10/30/15: In the garden this week


Most perennials have finished blooming and setting seed, but on sunny days bees and other pollinators are still enjoying the New England asters.

I heard you had some highly variable weather while I was on vacation! Rain, more drought, a cold spell, then warm again, and finally, this week, a good soaking rain. With the recent lifting of drought restrictions, it’s finally safe to do some fall planting. Here are some things you might be doing in your garden this week (in between handing out candy to trick-or-treaters):

— it’s not too late to plant hardwood trees and large shrubs. You can plant most hardy trees until the ground freezes. Be sure to mulch well and water thoroughly: give at least 1 inch of water per week until the ground freezes, and then again as soon as it thaws in spring.

water new plantings: newly installed plants still need watering. Any week in which we receive less than an inch of rain (not this week, obviously!), continue to water all perennials and woody plants installed this season. How do you know when you’ve provided an inch of water? An old yogurt container placed on the ground among the plants makes a great rain gauge. A tunafish or catfood can works equally well.

clean up the vegetable garden carefully. Discard (do not compost) infested or diseased plants. Clean up meticulously as each crop finishes producing. This year’s diseased plants, left in the garden, are the source of next year’s infections.

— Tend the fall vegetable garden: if you seeded second crops of cool-season plants like peas, lettuce, and spinach, you’re probably harvesting now. We could get a killing frost at any time, so keep harvesting. We have been enjoying a delicious fall crop of arugula.

— this is a good time to extend a garden bed or start a new one, and it’s always a great idea to eliminate some lawn: spread a 3-4″ layer of cedar or hemlock bark mulch over the area to kill the grass. Next spring, you’ll be able to plant right through the dying grass and mulch. I mulched an area of lawn during the summer and am scattering perennials seeds there as they ripen.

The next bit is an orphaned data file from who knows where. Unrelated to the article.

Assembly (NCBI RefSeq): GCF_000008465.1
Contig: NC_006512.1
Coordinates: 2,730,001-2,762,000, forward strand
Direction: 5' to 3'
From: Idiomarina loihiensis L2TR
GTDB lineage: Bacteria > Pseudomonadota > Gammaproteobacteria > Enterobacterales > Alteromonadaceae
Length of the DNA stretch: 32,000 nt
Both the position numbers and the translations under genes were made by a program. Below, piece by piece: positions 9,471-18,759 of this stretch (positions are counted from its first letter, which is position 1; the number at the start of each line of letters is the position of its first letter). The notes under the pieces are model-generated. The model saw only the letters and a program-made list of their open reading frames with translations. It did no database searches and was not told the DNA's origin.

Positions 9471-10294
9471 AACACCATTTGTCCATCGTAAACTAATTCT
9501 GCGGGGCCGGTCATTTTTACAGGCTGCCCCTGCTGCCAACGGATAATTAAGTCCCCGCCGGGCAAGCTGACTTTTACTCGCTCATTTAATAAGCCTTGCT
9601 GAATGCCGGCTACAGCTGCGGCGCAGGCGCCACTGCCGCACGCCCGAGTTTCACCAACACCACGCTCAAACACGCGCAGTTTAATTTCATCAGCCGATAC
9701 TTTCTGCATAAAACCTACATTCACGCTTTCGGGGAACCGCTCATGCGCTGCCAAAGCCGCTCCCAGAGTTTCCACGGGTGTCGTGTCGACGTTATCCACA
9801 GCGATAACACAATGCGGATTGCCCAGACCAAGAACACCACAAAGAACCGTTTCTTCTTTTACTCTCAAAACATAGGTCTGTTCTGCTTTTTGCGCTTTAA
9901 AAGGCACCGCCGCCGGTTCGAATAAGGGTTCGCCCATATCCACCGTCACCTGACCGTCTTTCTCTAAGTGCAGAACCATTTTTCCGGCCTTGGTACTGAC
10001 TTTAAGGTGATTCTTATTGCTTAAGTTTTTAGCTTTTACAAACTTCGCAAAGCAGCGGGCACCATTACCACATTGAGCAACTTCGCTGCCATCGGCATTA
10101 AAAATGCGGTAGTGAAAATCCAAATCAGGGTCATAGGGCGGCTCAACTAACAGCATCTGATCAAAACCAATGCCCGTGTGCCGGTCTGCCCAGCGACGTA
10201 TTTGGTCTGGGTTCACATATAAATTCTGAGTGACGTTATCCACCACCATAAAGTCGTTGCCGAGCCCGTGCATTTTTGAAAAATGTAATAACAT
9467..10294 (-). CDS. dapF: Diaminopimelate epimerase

— Now that you can water, there’s time to reseed bare areas of lawn. Most lawn grasses will grow until the temperature dips below 40 degrees. But if you seed, water several times a day until the grass is at least an inch tall. Better still, if you have a place where grass won’t grow, plan to plant something that will, like shade-loving native perennials. Measure and mulch the bed now so you’re ready to plant in spring.

Keep a garden log. Right now, before you forget, write down this year’s gardening successes and failures as well as plans for next year. The best thing about gardening is that there’s always next year.

And get out there and enjoy the autumn colors. The fall foliage is at its most colorful in our area right now, and the weather is perfect!


The fall colors of Aronia are highly variable. This year, one of my plants is displaying this gorgeous orange.


The garden right now


Chokecherry (Prunus virginiana) is displaying a lovely clear yellow color this year. This mid-sized tree is an excellent wildlife plant, like all cherries, but its tendency to form thickets makes it difficult to use in most gardens. You have to give it room to spread.


Many native perennials provide a second burst of garden interest in the form of vivid leaf color. The bright red is sundrops, Oenothera fruticosa.


From left to right: orange chokeberry (Aronia melanocarpa), yellow spicebush (Lindera benzoin), and dark red flowering dogwood (Cornus florida).


A detailed look at those chokeberry leaves.


Seeds of little bluestem (Schizachrium scoparium) turn a tranclucent silver in the autumn sunlight. After the birds eat them, the stalks will turn pink and remain through the winter.


Most perennials have gone to seed, but New England aster (Aster novae-angliae) will continue to bloom for a few more weeks.


Virginia creeper (Parthenocissus quinquefolia) never fails to delight. Its autumn color is usually a brilliant orange red, but right now, the few remaining leaves are a deep russet.

These photos were all taken yesterday. Enjoy the bright colors on this dark, rainy day. And remember how badly we need the rain!